Medical Groups: Driving Engagement, Value and Success

Today’s physician groups wield greater impact on health care delivery than ever. Groups and leaders are critical to transforming care delivery to improve outcomes and affordability, yet many struggle. Why?

ABSTRACT: Medical groups are key to health system operations, the core of care delivery and the indispensable driver of success. With increasing size, scale and scope, today’s medical groups wield greater impact on health care delivery than ever. Groups and leaders are critical to transforming care delivery to improve outcomes and affordability, yet many struggle to meet the increasing marketplace demands. This offers a comprehensive approach to assessing performance — to uncover improvement opportunities.

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Today’s physician groups are larger and more complex than ever, and they face an increasingly challenging health care environment. Reimbursement rates are declining, operating costs are rising, and demands for improved performance — better clinical outcomes, more efficient operations, better access and capacity — continue to intensify.

Nearly a third of physicians work in groups of at least 30 physicians, while nearly 20 percent work in groups of at least 100 members.1 Ownership and governance structures have changed, too. According to the American Medical Association, 2016 marked the first year in which fewer than half (47 percent) of practicing physicians owned their own practices. More than 30 percent of physicians work directly for a hospital or in practices with partial hospital ownership, increasing physician-system interdependence and integration of financial planning, controls and operational decisions.2

Medical group management and operations have a direct impact on all major components of health system performance, including patient access and engagement, clinical outcomes and service, referrals and capacity, and billing and collections. Health systems confronting a shrinking reimbursement environment and heightened market demands for better quality, service and value no longer can absorb the negative financial effects of poorly performing medical groups. According to the Medical Group Management Association, median losses on hospital-owned multispecialty practices are $128,000 per physician,3 and Moody's Investors Service has called physician employment “a principal driver of hospitals' margin pressure.”4

PODCAST: DOES YOUR MEDICAL GROUP HIT THE MARK?

Physicians Leadership Journal editorial board member Rick Richards, MD, MMM, CPE, talks about medical groups as the key to health system operations, the core of care delivery and a driver of success.

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It is no surprise that, for many health systems, improving medical group performance has become a financial and strategic priority. New approaches to medical group management that engage physicians broadly, and as leaders, in assessing group performance, developing and executing on actionable improvements, and sustaining improved performance, are urgently needed.

This article defines the key characteristics of an aligned, high-performing medical group and its potential impact on overall health system financial performance. It also describes an innovative framework for the comprehensive assessment of medical group performance that emphasizes physician and administrative engagement and leadership as key to improving clinical, financial and operational performance. It includes examples of improvement solutions and a case study of a Midwestern health system that has realized significant gains by employing a similar approach.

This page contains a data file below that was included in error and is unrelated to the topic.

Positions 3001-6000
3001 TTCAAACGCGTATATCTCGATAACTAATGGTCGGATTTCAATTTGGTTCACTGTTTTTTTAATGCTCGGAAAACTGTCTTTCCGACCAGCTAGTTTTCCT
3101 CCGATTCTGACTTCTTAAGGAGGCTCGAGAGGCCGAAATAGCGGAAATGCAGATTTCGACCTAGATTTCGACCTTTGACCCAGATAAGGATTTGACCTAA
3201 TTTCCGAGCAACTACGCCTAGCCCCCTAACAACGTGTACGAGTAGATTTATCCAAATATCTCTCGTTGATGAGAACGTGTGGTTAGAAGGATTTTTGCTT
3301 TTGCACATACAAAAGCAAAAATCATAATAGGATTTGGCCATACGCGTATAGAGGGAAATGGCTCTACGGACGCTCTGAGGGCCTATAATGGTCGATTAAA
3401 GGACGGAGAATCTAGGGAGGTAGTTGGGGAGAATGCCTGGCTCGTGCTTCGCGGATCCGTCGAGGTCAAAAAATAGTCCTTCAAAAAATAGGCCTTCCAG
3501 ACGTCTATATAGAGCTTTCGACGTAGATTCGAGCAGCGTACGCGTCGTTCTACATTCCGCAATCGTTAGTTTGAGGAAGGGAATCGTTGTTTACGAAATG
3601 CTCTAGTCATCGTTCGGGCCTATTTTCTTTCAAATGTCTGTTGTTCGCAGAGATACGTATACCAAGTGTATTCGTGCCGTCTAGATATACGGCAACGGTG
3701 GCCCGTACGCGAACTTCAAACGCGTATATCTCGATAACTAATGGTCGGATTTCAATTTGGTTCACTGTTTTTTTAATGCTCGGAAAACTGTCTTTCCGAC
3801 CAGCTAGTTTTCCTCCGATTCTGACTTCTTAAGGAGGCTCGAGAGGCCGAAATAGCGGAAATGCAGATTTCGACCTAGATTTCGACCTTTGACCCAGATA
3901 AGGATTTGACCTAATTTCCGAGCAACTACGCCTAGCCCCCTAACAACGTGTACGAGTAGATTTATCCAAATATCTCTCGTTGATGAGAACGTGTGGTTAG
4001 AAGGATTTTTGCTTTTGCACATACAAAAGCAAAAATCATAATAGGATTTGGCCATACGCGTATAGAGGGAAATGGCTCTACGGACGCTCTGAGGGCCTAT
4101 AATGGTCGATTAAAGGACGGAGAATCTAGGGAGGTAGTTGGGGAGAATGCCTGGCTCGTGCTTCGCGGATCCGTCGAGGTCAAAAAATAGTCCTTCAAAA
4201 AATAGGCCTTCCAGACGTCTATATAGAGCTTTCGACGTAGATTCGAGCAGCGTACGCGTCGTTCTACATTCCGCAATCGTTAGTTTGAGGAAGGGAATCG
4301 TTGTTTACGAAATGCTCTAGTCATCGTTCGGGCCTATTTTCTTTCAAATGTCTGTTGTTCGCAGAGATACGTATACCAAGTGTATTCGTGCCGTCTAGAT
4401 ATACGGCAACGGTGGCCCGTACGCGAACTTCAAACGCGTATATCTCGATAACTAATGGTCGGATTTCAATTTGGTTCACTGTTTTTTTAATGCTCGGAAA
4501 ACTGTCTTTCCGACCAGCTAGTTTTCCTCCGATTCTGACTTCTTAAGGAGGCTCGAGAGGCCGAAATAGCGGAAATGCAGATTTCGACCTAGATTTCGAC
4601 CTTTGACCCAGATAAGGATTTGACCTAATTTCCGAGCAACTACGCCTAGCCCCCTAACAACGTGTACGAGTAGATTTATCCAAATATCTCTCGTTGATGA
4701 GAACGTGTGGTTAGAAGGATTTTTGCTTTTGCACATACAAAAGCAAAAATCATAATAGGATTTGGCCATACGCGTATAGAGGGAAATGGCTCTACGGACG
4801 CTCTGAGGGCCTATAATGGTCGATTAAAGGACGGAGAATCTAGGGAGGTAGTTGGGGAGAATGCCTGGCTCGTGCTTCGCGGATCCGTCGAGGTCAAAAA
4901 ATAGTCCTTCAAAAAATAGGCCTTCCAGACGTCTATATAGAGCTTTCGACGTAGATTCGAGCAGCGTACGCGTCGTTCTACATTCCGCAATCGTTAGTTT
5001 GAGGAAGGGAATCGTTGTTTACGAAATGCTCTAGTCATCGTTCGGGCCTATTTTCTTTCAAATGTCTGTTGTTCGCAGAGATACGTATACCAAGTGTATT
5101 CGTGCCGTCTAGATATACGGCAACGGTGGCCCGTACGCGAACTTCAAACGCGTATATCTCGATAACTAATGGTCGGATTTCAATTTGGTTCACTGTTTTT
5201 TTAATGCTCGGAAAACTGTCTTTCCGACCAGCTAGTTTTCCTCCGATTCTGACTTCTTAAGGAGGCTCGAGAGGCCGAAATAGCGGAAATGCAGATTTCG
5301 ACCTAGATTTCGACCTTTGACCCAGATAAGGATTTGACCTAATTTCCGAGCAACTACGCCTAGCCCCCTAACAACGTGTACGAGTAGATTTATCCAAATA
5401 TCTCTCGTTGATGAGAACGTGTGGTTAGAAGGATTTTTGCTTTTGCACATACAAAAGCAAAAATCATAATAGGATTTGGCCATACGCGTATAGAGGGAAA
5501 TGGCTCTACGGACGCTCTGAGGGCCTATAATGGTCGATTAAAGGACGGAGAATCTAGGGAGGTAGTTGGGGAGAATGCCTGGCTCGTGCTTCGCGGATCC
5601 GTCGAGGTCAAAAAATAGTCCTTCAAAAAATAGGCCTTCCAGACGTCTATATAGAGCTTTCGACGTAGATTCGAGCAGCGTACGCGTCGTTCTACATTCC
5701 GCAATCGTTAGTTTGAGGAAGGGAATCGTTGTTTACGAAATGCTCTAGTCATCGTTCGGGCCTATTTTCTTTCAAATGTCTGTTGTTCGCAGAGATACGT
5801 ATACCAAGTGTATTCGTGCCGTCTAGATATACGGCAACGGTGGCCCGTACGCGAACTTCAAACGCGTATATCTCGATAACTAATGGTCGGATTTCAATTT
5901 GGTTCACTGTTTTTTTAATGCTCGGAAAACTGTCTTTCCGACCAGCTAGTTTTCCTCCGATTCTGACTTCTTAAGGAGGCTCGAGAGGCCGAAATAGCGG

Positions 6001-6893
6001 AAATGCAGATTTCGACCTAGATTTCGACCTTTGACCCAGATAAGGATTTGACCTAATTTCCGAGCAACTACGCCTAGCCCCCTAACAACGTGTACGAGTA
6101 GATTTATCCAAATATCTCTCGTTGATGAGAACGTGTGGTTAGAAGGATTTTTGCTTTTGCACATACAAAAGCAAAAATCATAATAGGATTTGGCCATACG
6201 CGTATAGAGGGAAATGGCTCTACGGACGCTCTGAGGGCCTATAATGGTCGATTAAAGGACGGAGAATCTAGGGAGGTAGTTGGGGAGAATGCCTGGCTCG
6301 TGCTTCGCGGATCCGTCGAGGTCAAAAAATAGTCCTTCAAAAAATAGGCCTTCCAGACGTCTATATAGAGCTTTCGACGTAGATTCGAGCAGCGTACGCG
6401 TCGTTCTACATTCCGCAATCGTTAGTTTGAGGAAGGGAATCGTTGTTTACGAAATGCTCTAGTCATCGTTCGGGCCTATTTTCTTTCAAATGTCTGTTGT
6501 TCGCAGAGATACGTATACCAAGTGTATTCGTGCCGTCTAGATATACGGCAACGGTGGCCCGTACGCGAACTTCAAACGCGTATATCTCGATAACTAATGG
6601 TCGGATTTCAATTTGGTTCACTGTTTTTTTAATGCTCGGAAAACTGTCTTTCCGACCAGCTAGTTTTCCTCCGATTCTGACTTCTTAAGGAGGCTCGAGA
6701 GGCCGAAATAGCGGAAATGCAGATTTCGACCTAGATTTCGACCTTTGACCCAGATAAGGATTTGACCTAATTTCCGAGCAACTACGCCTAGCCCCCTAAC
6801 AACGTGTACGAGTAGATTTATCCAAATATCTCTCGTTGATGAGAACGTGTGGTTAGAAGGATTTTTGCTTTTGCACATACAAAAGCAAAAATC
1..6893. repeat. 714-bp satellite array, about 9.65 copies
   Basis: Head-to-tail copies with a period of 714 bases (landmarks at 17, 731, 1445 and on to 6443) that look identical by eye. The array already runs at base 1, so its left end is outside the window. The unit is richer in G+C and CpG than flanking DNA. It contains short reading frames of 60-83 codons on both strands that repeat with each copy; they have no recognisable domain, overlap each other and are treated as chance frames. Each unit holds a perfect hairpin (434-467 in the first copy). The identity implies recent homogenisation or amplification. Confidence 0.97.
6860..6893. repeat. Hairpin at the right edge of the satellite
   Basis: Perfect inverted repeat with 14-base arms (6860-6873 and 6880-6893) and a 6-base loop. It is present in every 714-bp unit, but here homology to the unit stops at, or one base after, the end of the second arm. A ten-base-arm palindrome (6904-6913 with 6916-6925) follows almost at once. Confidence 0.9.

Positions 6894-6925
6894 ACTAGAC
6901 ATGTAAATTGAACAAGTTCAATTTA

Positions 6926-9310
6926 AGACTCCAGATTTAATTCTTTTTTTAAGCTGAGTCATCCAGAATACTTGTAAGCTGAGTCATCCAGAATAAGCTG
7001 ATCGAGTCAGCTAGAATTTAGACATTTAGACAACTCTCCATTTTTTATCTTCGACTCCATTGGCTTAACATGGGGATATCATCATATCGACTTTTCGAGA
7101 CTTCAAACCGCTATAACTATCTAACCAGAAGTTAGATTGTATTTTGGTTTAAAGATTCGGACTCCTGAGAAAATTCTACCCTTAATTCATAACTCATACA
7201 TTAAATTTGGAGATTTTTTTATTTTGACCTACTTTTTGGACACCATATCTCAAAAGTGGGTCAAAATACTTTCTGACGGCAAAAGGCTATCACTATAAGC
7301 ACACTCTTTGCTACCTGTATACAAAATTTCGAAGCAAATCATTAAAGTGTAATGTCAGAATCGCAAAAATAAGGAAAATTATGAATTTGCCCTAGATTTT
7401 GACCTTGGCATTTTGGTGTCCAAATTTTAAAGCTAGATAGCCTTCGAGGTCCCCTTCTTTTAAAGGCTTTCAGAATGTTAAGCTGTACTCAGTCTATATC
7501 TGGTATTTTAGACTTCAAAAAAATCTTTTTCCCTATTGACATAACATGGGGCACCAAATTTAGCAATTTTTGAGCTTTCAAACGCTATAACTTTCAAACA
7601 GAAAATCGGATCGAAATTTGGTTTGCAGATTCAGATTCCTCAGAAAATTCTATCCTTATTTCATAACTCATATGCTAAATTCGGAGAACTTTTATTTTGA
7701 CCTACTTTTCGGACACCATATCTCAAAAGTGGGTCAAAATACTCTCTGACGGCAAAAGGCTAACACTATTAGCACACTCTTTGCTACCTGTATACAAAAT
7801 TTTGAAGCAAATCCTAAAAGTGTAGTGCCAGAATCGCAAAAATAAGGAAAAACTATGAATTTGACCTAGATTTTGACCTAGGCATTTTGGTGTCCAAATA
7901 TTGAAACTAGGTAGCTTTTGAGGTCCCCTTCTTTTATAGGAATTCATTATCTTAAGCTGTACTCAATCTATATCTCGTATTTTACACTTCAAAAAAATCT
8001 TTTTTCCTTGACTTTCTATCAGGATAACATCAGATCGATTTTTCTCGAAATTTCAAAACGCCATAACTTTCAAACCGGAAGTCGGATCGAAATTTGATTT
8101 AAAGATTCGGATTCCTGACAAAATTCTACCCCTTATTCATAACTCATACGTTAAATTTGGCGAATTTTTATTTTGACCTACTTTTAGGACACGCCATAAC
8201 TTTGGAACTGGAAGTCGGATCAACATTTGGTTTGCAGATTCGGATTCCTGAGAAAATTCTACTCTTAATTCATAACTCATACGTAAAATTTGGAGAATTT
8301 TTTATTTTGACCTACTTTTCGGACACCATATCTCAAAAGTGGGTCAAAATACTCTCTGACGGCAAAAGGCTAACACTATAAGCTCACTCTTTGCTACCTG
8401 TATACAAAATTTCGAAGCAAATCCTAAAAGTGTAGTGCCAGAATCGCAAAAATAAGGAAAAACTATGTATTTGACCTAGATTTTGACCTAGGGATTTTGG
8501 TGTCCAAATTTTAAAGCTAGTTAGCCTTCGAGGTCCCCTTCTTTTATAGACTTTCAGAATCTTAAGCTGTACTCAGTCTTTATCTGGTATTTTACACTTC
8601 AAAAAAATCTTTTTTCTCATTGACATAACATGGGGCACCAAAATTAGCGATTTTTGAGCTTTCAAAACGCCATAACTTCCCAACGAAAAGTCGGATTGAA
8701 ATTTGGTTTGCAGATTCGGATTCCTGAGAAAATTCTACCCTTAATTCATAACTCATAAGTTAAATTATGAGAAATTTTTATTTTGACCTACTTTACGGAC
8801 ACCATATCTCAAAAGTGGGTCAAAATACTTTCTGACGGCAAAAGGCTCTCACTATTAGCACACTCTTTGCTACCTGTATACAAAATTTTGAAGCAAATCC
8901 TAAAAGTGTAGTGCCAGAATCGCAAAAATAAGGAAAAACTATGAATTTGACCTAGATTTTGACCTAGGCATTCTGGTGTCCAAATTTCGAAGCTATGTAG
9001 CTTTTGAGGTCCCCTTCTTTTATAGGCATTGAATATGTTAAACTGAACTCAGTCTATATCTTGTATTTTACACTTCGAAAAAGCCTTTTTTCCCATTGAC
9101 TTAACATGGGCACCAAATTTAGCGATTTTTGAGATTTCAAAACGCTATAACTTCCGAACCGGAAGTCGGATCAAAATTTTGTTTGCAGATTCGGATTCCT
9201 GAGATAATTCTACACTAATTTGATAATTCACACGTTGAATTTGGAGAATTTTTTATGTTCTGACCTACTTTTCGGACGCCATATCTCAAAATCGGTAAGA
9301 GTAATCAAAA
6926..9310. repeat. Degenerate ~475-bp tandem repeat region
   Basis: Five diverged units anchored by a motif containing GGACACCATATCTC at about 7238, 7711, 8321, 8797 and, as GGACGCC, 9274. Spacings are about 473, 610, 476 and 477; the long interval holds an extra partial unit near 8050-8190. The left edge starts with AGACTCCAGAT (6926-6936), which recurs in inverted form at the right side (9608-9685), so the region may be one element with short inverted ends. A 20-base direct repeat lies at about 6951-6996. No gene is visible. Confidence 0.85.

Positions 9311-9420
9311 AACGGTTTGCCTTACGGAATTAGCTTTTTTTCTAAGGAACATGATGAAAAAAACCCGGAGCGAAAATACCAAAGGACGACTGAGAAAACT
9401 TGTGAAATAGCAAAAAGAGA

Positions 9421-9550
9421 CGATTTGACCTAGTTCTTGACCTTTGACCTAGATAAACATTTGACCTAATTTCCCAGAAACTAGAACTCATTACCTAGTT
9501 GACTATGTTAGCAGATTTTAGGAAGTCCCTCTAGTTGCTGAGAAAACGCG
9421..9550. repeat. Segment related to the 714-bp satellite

For the purposes of this article, we define “medical group” as a group of physicians requiring active management for a defined purpose, whether single specialty or multispecialty, faculty or community, networked or employed, in either ambulatory or hospital-based settings.

Aligned, High-Performing Medical Groups

In high-performing medical groups, physicians and administrators are aligned around the strategic needs and goals of the organization. They work in partnership to develop actionable solutions, including enabling timely patient access, achieving desired clinical outcomes, maximizing capacity, reducing leakage, engaging patients and families, maintaining efficient cost structure, and deploying information systems and resources in a manner that supports how care is delivered. Leading health systems recognize that a high-functioning medical group is the operational and execution arm of the enterprise strategic agenda — and critical to driving clinical, financial and operational performance (see Figure 1).

FIGURE 1: BEHAVIOR OF A HIGH-PERFORMING MEDICAL GROUP

engagement-1

High-performing medical groups have the following key characteristics in common.

Vision, Goals and Expectations

  • Health system and medical group leadership share a common vision, goals and strategies. The purpose and performance expectations of the medical group are well articulated, understood by all, and linked to strategic goals for both the medical group and associated health system. Strategic plans are translated into actionable understanding such that all physicians understand what success is, what is expected of them and the group, and how their daily practice aligns with strategic requirements.
  • Physician leaders are successfully positioned as “owner-operators” of the clinical enterprise with the leadership skills, management capabilities and decisional authority to drive performance. They are empowered and accountable for managing the group and creating results. Practice dashboards are tightly focused on critical operational, financial, and clinical performance metrics of the medical group.

High-Impact Clinical Models